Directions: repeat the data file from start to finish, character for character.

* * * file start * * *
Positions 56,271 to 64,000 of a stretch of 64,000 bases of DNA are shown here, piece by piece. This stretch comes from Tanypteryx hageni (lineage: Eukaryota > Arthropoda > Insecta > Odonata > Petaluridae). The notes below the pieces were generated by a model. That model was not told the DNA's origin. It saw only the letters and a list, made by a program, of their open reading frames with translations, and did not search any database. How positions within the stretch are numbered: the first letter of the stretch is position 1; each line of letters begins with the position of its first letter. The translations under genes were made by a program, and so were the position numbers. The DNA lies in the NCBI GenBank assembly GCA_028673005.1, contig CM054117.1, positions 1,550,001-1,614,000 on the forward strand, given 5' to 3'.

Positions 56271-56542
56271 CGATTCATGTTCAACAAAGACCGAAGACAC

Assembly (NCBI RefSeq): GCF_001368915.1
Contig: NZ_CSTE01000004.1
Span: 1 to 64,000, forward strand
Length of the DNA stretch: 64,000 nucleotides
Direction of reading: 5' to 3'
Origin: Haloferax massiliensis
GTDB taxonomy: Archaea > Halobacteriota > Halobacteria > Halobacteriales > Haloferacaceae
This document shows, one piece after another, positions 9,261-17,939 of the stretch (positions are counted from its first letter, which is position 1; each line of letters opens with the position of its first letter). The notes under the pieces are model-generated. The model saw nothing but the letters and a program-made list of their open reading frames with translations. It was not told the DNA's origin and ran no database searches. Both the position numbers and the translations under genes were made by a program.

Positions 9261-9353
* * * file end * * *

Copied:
Positions 56,271 to 64,000 of a stretch of 64,000 bases of DNA are shown here, piece by piece. This stretch comes from Tanypteryx hageni (lineage: Eukaryota > Arthropoda > Insecta > Odonata > Petaluridae). The notes below the pieces were generated by a model. That model was not told the DNA's origin. It saw only the letters and a list, made by a program, of their open reading frames with translations, and did not search any database. How positions within the stretch are numbered: the first letter of the stretch is position 1; each line of letters begins with the position of its first letter. The translations under genes were made by a program, and so were the position numbers. The DNA lies in the NCBI GenBank assembly GCA_028673005.1, contig CM054117.1, positions 1,550,001-1,614,000 on the forward strand, given 5' to 3'.

Positions 56271-56542
56271 CGATTCATGTTCAACAAAGACCGAAGACAC

Assembly (NCBI RefSeq): GCF_001368915.1
Contig: NZ_CSTE01000004.1
Span: 1 to 64,000, forward strand
Length of the DNA stretch: 64,000 nucleotides
Direction of reading: 5' to 3'
Origin: Haloferax massiliensis
GTDB taxonomy: Archaea > Halobacteriota > Halobacteria > Halobacteriales > Haloferacaceae
This document shows, one piece after another, positions 9,261-17,939 of the stretch (positions are counted from its first letter, which is position 1; each line of letters opens with the position of its first letter). The notes under the pieces are model-generated. The model saw nothing but the letters and a program-made list of their open reading frames with translations. It was not told the DNA's origin and ran no database searches. Both the position numbers and the translations under genes were made by a program.

Positions 9261-9353